Let me guess. You’ve just cut the plastic of a vacuum sealed rack of pork ribs or unraveled the bag from the butchers only to be met with a foul stink coming from the ribs. We’ve all been there.
Whether you source your pork ribs from the local butcher or they’re humble Costco ribs there’s always a chance you’ll find yourself with some bad smelling ribs — even when it’s nowhere near the expiry date — so what gives?
Is it normal for pork ribs to smell bad?
Here we go through what a normal pork smell is, why pork ribs end up smelling foul, eggy, or sulphuric, and how to know if they’ve actually gone bad. Plus, we’ll share some quick tips on how to fix the bad odor easily!
Normal smelling, fresh pork ribs should smell meaty and fatty, but certainly not rancid, eggy, or like sulfur.
But, even fresh ribs that have only spent a few days in a vacuum-sealed package, or wrapped tightly in plastic and butcher paper, can start to produce an ‘off’ smell.
The longer the pork ribs spend in their airtight package, the longer the meat and juices are starved of oxygen. This causes the juices to discolor and start to develop a foul, tangy, eggy odor, which gets more intense over time.
If you’ve got yourself some bad-smelling pork ribs that have been in plastic packaging for a while but are well within the expiry date then they’re probably safe to consume. It’s likely they have just absorbed a funky smell from being sealed.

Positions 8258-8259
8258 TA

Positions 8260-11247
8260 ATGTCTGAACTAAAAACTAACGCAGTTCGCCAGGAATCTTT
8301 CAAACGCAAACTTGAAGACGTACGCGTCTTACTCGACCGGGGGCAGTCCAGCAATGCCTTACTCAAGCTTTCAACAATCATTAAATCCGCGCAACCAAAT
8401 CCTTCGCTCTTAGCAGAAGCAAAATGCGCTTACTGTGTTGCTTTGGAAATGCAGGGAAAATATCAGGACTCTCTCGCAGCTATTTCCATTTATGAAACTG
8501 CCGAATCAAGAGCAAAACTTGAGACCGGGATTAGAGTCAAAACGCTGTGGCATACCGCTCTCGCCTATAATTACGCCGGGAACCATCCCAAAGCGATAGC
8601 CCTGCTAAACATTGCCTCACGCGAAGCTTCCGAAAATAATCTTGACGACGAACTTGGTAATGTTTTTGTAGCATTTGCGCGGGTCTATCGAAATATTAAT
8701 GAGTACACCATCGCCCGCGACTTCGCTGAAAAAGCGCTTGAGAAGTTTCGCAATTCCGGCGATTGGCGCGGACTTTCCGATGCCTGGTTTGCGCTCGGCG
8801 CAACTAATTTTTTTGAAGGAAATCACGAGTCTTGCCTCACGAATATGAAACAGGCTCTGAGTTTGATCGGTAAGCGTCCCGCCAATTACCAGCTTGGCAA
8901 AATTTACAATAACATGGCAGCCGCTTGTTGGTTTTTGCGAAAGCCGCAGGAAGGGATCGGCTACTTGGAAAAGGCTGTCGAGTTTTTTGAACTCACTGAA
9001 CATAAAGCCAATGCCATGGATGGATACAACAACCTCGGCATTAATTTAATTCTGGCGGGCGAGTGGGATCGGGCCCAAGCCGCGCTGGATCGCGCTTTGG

Why Do My Pork Ribs Smell Bad?
There are two main factors that will play a part in creating the smell of pork ribs. The first is the freshness of the meat. The second is how the pork ribs have been packaged and stored.
After the meat has been butchered into its various parts, the protein and fat in the meat begin to age. Over the aging process, when the meat is starved of fresh nutrients, it begins to give off an ‘off’ smell.
This aged smell alone is normally not the culprit of pork ribs smelling horrendous. But, the aging smell plus the foul, tangy, ‘off’ smell that comes from the pork being in an airtight package really makes for a horrid odor.
So, when you open up any kind of pork rib packaging, whether it’s from the butcher or Costco, you can always expect a slight ‘off’ smell.
However, this smell should be temporary as the pork comes in contact with fresh air and deodorizes. If you want to help rid of the smell you can also dry your ribs with a towel, or wash them in vinegar.
Does Bad Smelling Pork Ribs Mean It’s Boar?
There’s a common theory that if you have bad smelling pork ribs, that they’re from a wild boar instead of a pig. Although this has probably happened before, it’s highly unlikely that this happens often at all, unless you’ve gone shopping at a rural farmers market.
Plus, even if you were provided with boar ribs instead of pork ribs, it wouldn’t make the ribs smell like a fart, or ‘off’. Instead, wild boar meat provides a more beefy and gamey smell, which is much more distinguishable than a ‘bad’ smell.
Does Bad Smelling Ribs Mean They Are Spoiled?